TIMMINS -- Now that the snow is finally gone in Timmins, there's a layer of litter in many places around town that Rick Cecconi would like to see get cleaned up.

"Timmins has really become a filthy area. The litter is unbelievable. Businesses should have to step up to the plate, clean their lots," said Cecconi as he swept up debris along the Ontario Northland Railway trail.  It's one that runs behind a number of eateries and businesses. 

It's his second attempt this week, trying to clean the area up.

"Cause it's one of the worst places for litter in Timmins," he said.

Cecconi and his wife Debbie are avid walkers, and he says everywhere they go, they see all kinds of debris on both public and private properties.

The Timmins Chamber of Commerce launched a business community clean up initiative at the end of May, but as of June 2, only three businesses have registered and Friday is the deadline. All participants will have their businesses entered into a draw for a free staff lunch, sponsored by Newmont Porcupine.

"When things are clean, people feel better about themselves; they feel better about their businesses; it helps the business community," said Val Venneri, president of the Timmins Chamber of Commerce.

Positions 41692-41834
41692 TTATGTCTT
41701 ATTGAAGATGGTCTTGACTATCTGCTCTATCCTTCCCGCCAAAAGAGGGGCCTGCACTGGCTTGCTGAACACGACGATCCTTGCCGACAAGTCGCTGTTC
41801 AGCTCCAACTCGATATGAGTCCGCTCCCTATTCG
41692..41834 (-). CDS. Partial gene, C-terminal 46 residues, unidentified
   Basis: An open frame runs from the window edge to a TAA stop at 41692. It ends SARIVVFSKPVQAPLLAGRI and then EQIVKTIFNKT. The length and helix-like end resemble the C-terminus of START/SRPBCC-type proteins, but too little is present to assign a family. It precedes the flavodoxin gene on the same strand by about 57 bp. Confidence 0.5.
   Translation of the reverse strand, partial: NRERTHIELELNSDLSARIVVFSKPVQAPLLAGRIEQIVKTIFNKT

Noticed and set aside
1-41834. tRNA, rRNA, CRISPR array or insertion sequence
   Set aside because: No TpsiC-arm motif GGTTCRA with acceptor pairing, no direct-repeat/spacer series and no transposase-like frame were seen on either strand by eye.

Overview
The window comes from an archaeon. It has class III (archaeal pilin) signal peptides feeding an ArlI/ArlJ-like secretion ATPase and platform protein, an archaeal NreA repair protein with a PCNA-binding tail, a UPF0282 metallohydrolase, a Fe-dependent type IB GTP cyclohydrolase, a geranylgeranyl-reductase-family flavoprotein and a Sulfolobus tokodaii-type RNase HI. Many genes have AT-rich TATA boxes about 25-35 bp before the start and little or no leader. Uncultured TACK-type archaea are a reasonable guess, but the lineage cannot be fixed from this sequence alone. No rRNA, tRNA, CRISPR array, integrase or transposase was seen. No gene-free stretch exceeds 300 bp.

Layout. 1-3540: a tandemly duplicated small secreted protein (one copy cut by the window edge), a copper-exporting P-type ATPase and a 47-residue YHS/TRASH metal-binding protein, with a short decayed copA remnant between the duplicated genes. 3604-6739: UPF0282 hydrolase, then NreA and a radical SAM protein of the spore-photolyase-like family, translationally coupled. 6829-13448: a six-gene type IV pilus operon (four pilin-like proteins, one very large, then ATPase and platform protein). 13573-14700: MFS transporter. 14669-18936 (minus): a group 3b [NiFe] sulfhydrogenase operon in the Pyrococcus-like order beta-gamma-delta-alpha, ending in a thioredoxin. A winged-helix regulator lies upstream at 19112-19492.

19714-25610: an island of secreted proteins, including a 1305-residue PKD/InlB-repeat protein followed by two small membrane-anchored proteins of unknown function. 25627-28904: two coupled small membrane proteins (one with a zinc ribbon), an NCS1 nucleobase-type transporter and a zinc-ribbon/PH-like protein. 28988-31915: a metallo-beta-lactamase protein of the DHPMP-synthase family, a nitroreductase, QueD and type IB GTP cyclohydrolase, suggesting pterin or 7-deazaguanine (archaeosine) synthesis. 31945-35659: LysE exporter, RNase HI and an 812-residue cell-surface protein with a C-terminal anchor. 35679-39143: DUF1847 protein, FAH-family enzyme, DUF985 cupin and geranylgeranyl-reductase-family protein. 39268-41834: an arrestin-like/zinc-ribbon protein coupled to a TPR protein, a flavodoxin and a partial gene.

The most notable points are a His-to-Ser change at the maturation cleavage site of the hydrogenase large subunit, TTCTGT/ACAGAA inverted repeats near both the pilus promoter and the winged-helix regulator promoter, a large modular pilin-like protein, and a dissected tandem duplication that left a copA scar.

The city has a portal page on its website where people can file online complaints about illegal dumping, or dirty properties. 

"We have been able to track down residents who throw like bags of garbage, cause sometimes there's evidence in there that allows us to find out who the property owner was, or who the garbage owner was, but it is difficult if you actually don't catch them in the act,“ explained Steph Palmateer, clerk for the City of Timmins.

Palmateer said since March 1, six charges have been laid against people dumping illegally on city lands.

And when it comes to discarded mattresses, the city has just started a new recycling pilot program.

"We have an exceptional amount of mattresses and box springs that enter our landfill, and we saw it as an opportunity to divert more materials from the landfill," said Christina Beaton, environmental coordinator for the city of Timmins.

 "And they often wreak havoc on the equipment. They're hard to compact. Springs will get caught up in the equipment," said Beaton.

All mattresses and box springs will be accepted, but only clean ones will get recycled. There's a fifteen dollar charge per unit to cover the cost of the six-month program. Soiled or wet mattresses are not eligible for the program and will be directed to the landfill, but will be charged for processing.

Perhaps an old mattress that's been dumped off near the Gillies Lake Conservation area can be collected by volunteers since Cecconi has decided to relaunch a volunteer group he began in 2007 and ran for 3 years.

"I'm gonna reboot ‘TimminsGetClean’ a little bit; open up a Facebook section; hope we can organize a few small cleanups," he said.

Cecconi says if people want a cleaner city, then everybody has to do a little bit to make the city look better.